For me, this is really a two-part question. At age 70, I feel great both psychologically and mentally. I perceive myself as much younger than I am. On the other, how I feel physically is another story. The key for me is not to let my physical ailments overpower my psychological wellbeing. So, how old do YOU feel?
With the above in mind, consider the highlights of a very interesting article by Robert Roy Britt for Medium:
“By 2050, the percentage of the elderly is expected to double globally compared to today. As people live longer and an ever-higher percentage of the population is beyond their retirement years. This according to the World Health Organization. Meanwhile, conventional measures of longevity don’t reflect the quality of extended time on this Earth.”
“A new study looked at aging, health, and mortality by analyzing at what age people in a country actually feel like 65-year-olds, as defined by experiencing the health problems of the average 65-year old globally. The study considered 92 diseases and conditions in 195 countries and territories. The results are a window into both longevity and health status, revealing how well people age, or how poorly, the researchers report in the journal Lancet Public Health.”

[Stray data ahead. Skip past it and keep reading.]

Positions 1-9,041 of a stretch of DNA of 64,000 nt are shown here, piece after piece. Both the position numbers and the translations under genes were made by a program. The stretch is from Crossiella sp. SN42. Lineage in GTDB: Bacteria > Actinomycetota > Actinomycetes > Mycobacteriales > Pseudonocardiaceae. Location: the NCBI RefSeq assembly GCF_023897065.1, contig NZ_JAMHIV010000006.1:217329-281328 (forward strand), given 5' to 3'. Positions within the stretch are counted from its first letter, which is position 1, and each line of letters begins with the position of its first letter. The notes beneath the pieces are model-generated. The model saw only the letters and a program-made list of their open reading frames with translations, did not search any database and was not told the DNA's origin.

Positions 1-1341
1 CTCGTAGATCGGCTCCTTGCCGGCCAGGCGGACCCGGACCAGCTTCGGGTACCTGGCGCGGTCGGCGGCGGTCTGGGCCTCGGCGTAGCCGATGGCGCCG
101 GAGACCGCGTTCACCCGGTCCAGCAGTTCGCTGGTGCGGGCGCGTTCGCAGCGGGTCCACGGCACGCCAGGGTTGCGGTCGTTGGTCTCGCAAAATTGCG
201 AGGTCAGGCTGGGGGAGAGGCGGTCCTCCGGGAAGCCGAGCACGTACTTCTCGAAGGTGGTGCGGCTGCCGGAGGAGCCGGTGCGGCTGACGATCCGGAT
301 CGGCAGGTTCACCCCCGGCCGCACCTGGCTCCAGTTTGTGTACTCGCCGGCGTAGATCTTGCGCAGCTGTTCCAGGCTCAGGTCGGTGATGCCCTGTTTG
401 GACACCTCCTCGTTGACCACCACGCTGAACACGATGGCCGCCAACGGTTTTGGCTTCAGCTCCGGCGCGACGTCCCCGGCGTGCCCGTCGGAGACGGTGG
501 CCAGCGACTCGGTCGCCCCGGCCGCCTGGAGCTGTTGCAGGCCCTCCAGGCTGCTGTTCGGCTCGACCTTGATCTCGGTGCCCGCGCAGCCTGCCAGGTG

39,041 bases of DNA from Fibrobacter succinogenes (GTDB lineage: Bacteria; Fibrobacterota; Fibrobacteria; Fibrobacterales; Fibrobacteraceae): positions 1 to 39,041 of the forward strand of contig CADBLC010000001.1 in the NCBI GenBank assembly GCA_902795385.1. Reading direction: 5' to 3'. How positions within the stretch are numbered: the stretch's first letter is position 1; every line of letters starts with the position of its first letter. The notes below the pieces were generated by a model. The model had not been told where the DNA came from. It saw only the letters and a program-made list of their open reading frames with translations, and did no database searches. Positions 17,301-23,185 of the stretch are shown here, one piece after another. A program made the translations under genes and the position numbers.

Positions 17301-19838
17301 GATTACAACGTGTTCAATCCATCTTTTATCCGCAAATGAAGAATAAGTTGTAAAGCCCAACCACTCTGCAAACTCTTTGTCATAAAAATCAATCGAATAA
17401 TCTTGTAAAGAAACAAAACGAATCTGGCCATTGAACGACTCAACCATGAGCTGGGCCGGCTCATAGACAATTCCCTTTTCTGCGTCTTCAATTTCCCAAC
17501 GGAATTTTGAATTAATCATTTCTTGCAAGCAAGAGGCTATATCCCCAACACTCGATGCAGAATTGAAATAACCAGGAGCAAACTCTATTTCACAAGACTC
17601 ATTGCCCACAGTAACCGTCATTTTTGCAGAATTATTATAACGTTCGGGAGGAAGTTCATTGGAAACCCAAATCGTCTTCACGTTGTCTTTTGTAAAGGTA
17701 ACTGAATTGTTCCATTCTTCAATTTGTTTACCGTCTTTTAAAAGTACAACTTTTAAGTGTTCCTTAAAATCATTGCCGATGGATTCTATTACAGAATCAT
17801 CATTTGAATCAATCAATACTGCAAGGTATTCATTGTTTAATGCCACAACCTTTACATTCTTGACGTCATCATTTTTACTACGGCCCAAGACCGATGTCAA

“The findings ‘show that increased life expectancy at older ages can either be an opportunity or a threat to the overall welfare of populations, depending on the aging-related health problems the population experiences regardless of chronological age.’ said Dr. Angela Y. Chang, lead author of the study from the Center for Health Trends and Forecasts at the University of Washington.”
In this study, the United States did not fare so well. For the top 10 countries cited in the chart below, people were all in their mid-70s before feeling 65. The U.S. ranked 54 at 68.5. Certainly, that is food for thought.
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